By Malcolm Tariq, PhD Candidate, Department of English Language and Literature
On my first day at the National Endowment for the Humanities, I met the Director of Human Resources. When the director learned in which division I’d be working he responded, “Oh, he’s going have fun.” The staff member agreed: “Yeah, he’s going to have fun.” The receptionist nodded her head in agreement. “Yes, fun.”
I didn’t know what to think of this. Months before, I had a Skype interview with three staff members and some phone calls with the Director of the Office of Challenge Grants, my direct supervisor. Everything seemed to be up to my speed—it reminded me of a regional theater where I once interned. I pictured a lively office culture that would be a much needed break from my Angell Hall office at UM. This is what “fun” seemed like to me, but in that moment I wasn’t sure if the staff in Human Resources was hinting toward the same thing.
As it turns out, they were. I walked into the office and was immediately greeted by the staff I would be working with for the next ten weeks. I met various people in other divisions throughout the day, and my supervisor highlighted who I should talk to based on my personal interests. I valued working in a place like the NEH where so many people had PhDs. But I also valued being introduced to people based on where I was from, where I went to school, and interests beyond my dissertation. For once, when I met people their first response wasn’t: “What do you work on?”
The connections I made in Ann Arbor nonetheless proved beneficial to me. My first assignment at NEH was to help editing grant write-ups and nominating panelists to score grant applications. For the latter I was able to access a variety of networks, some recent and some much older. Even though some of these networks were not directly connected to the University of Michigan, they were made through people I know and worked with at the university. This reminded me that no matter what career path I choose, the connections I’ve made in the academy remain important.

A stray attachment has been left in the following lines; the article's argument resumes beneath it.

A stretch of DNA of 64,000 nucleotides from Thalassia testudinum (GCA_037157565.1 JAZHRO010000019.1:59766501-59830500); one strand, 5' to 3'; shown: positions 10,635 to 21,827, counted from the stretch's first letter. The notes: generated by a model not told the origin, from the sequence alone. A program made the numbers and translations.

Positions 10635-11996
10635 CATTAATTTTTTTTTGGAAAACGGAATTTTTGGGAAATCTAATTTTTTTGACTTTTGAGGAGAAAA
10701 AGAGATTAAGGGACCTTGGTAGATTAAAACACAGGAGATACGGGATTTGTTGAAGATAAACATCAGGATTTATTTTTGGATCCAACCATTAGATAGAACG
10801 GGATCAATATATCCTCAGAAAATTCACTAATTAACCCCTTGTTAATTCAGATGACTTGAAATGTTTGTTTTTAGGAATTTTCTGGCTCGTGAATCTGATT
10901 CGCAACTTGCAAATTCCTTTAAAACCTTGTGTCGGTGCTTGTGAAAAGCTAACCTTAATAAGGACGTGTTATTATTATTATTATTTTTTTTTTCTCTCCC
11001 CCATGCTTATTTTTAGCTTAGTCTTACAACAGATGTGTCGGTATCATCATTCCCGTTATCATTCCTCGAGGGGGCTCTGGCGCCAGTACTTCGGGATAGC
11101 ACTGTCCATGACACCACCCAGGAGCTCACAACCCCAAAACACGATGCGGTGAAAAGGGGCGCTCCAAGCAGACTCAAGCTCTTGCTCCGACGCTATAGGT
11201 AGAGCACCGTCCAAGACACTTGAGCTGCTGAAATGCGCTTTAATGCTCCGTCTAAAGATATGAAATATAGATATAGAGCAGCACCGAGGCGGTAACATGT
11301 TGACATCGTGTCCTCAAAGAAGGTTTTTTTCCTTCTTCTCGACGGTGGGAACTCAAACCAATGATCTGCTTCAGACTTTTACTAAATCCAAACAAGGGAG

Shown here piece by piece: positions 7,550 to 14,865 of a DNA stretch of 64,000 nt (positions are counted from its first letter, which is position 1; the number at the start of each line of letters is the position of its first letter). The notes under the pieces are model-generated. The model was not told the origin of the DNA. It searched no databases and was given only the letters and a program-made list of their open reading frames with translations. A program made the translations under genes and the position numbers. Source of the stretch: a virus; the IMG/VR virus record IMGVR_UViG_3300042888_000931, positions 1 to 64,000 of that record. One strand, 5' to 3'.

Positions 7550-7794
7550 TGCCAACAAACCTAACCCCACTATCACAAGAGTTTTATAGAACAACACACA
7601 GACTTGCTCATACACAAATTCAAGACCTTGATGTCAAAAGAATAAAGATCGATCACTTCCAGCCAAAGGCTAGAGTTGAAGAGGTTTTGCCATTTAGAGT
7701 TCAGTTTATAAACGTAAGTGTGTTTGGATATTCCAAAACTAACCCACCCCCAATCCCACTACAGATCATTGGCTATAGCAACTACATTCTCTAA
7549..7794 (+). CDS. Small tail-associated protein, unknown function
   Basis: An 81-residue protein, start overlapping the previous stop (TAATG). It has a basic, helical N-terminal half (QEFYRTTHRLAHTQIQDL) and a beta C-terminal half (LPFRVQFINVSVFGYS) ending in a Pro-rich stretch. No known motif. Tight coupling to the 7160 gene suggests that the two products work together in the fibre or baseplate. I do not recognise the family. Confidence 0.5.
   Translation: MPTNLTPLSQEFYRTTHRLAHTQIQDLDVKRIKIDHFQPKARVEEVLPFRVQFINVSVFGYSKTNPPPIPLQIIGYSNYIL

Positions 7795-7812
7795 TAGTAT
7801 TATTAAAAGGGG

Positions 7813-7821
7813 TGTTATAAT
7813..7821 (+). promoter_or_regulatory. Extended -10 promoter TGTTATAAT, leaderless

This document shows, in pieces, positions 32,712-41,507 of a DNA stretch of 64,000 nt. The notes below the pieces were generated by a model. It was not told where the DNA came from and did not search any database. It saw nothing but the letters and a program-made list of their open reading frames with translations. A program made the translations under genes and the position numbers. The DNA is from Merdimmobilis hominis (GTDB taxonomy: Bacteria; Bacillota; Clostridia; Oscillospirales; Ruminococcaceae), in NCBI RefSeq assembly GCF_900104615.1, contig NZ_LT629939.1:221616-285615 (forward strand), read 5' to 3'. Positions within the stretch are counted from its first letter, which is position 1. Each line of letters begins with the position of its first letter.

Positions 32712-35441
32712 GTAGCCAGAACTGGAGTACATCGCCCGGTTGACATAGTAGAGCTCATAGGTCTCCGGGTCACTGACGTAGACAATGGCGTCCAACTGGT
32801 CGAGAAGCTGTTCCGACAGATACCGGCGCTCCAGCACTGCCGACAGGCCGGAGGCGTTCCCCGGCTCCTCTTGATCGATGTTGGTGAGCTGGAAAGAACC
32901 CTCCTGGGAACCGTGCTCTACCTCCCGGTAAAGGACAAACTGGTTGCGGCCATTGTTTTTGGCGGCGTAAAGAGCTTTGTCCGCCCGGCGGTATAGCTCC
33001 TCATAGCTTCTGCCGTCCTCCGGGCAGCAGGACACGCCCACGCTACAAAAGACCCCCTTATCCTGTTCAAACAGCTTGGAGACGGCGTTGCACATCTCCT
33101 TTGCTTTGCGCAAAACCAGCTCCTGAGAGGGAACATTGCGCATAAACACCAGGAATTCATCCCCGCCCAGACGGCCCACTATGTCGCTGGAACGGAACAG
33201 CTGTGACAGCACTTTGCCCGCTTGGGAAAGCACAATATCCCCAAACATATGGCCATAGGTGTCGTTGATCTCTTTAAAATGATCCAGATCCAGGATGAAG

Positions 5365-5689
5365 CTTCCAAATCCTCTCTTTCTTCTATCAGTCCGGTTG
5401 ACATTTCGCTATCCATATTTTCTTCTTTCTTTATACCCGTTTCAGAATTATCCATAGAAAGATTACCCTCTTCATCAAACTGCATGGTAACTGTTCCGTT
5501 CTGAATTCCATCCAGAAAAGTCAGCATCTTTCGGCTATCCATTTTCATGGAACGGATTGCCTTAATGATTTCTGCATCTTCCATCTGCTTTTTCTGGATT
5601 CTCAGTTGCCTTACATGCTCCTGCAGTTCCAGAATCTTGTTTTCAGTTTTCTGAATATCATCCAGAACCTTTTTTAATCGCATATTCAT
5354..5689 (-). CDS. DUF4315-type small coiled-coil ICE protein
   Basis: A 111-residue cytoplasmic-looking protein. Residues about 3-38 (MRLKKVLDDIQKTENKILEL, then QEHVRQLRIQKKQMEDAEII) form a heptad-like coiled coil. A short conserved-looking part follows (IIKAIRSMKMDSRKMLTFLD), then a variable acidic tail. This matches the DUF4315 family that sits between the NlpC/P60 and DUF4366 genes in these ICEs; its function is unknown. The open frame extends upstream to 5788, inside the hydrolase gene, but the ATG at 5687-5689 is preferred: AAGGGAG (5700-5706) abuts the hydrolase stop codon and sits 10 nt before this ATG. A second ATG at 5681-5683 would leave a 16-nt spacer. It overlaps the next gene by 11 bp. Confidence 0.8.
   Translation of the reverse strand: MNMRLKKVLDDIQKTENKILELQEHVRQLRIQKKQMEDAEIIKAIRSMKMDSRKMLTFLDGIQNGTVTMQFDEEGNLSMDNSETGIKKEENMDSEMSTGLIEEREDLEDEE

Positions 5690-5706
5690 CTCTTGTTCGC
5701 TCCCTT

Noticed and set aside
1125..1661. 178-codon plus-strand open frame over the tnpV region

Aside from the fun I had meeting people and talking about things we had in common, a good amount of time was spent in my cubicle alone. So what was so fun about being inside a cubicle for so many hours planning grant programs, talking to prospective applicants on the phone, reading and responding to proposals, organizing panels to evaluate those proposals, and sitting through various meetings? Answering this question reminds me of a short conversation with my supervisor in the hallway:
Me: How is your day going?
Her: You know, changing the world.
Even though I was at a federal agency that seemed slow to change in some respects, my time at NEH was exciting not only because I was there during bigger changes in the humanities at large, but because I began to see how my own career possibilities could expand. All of this comes out of one grant program I helped with in my time there. The Next Generation Humanities PhD is a grant program that supports humanities PhD programs as they plan and implement changes in curricula to respond to the decrease in tenure-track academic positions available to recent graduates. These programs work with graduate students, alumni, faculty, and working professionals to prepare students for possible work outside of the academy.